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HomePhishingOntario senior loses more than $40,000 in antivirus phishing scam

Ontario senior loses more than $40,000 in antivirus phishing scam

An 87-year-old Ontario senior wishes he never opened an email that looked like it came from Norton Antivirus, as it ended up costing him more than $40,000.

“I feel terrible and so stupid that I fell for it. The fact that they repeatedly told me not to talk to my bank should have sent all kinds of flares up,” said Carman Chisamore.

It was in November when Chisamore got an email which appeared to be from Norton Antivirus Software that looked like a bill for $419.

Chisamore was once a customer of Norton and thought it might be a legitimate email, so he replied to it and also called to say he didn’t need the software and didn’t want to pay for it.

Chisamore was told he would be refunded $419 dollars, but he was then told $41,900 was accidentally deposited into his bank account.

The scammers were able to hack Chisamore’s computer and get into his bank accounts.

“They showed me a screen shot of my bank account that showed almost $42,000 had been entered into my bank account. Then they said ‘gee whiz we made a mistake how do we correct that?’” said Chisamore.

Chisamore was told to go to his branch and do a wire transfer of $41,400. While the teller did ask him questions about why he was sending a wire transfer for such a large amount, Chisamore was told to say he was paying back a loan to an old college friend.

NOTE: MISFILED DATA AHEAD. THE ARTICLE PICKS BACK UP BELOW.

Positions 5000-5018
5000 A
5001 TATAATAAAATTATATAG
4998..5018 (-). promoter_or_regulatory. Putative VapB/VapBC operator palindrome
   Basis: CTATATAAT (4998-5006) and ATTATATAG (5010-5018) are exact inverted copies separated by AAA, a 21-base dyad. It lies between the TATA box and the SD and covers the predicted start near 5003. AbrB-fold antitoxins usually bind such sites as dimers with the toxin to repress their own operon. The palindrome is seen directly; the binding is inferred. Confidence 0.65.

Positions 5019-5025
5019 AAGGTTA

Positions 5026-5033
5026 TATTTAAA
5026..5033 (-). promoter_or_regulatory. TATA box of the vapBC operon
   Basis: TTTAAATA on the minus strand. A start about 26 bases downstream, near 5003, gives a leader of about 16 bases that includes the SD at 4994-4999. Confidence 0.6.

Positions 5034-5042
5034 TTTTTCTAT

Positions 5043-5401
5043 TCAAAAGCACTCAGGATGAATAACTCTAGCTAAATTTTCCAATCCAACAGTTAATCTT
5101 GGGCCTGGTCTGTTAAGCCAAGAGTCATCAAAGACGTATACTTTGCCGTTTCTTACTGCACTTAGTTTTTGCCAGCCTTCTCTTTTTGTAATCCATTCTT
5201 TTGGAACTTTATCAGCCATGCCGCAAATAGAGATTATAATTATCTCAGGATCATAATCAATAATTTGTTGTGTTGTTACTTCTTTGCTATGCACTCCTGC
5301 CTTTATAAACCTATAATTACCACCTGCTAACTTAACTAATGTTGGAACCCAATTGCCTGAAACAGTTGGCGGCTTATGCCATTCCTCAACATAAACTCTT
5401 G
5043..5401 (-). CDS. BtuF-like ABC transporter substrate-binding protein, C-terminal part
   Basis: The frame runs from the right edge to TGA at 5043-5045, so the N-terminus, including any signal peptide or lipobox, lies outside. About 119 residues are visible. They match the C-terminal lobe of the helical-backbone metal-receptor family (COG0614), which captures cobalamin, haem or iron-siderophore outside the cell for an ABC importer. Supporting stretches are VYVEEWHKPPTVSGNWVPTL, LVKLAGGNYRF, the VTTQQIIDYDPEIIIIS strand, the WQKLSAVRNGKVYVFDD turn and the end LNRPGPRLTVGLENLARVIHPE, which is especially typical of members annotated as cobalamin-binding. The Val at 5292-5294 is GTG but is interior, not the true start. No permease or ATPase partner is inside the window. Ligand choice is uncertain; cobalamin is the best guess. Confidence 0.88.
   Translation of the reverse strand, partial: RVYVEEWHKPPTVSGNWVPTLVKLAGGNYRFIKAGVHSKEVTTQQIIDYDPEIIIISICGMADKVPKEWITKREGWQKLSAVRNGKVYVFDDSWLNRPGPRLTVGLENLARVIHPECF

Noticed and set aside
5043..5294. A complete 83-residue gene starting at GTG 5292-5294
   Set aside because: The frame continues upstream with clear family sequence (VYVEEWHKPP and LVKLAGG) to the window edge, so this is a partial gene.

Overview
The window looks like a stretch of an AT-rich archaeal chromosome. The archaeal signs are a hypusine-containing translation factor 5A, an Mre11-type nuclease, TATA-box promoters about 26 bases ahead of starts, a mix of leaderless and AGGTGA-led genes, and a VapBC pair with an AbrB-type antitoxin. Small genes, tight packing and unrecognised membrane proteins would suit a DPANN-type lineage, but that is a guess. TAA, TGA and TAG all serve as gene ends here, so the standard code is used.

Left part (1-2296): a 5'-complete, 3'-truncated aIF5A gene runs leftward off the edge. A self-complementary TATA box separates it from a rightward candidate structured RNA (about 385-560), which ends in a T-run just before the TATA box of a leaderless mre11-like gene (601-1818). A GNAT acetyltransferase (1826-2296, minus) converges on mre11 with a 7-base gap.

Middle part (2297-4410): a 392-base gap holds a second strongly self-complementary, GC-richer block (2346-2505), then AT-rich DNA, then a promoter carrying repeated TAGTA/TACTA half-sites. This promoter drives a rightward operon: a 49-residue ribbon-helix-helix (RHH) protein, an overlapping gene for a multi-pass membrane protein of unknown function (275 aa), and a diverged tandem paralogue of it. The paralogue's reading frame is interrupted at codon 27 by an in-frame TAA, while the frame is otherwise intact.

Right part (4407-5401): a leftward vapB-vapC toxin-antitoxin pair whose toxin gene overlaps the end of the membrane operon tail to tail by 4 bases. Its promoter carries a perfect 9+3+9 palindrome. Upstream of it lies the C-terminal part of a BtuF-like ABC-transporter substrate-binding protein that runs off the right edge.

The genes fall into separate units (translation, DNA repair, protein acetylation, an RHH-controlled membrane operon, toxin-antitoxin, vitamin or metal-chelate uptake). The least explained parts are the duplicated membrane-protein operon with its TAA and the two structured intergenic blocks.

“They said I should say that I was making the wire transfer for the repayment of a debt,” said Chisamore.

When the scammers tried to get another $20,000 days later, he said he knew he had been scammed.

CTV News Toronto contacted Norton Antivirus about the scam emails and Technical Director for Norton Kevin Roundy said “Scams in general are a huge problem. Three billion scam messages were sent out over the past year.”

Roundy added you should always be careful with any suspicious emails or texts that claim you’re about to be charged for its antivirus software.

“The typical thing is that they say hundreds of dollars is about to be charged to your account because your subscription is about to renew,” said Roundy.

Chisamore’s daughter Sherry believes the bank should have done more to prevent the fraud and save her father from losing his money.

“He is 87 years old. He went to his bank and they let this happen. I felt so horrible for my parents,” said Sherry.

CTV News Toronto reached out to CIBC and Josh Burleton with CIBC’s Public Affairs said in a statement, “We work hard to protect our clients, including seniors, from fraud. We have processes and controls in place to help prevent unauthorized transactions and our team is trained to ask questions when transactions do not fit a client’s usual banking pattern. If, despite these controls, a client authorizes the transaction, it would be processed.”

“This is a very unfortunate situation which highlights the importance of being suspicious of emails and calls with unknown parties and being forthcoming when speaking with the bank about the purpose of a payment or transfer and before authorizing a transaction. Clients have a role to play in recognizing fraud and protecting themselves against it. Tools and more information about how to spot and stay safe from these types of scams and other frauds is available on our website.”

The Chisamore family is concerned that the $41,400 appears to be gone for good and wanted to share their story to warn others.

Be careful you don’t open any suspicious texts or emails and if you get one and you’re not sure if it’s legitimate contact the company directly by going to their official website and not responding to what was sent to you.


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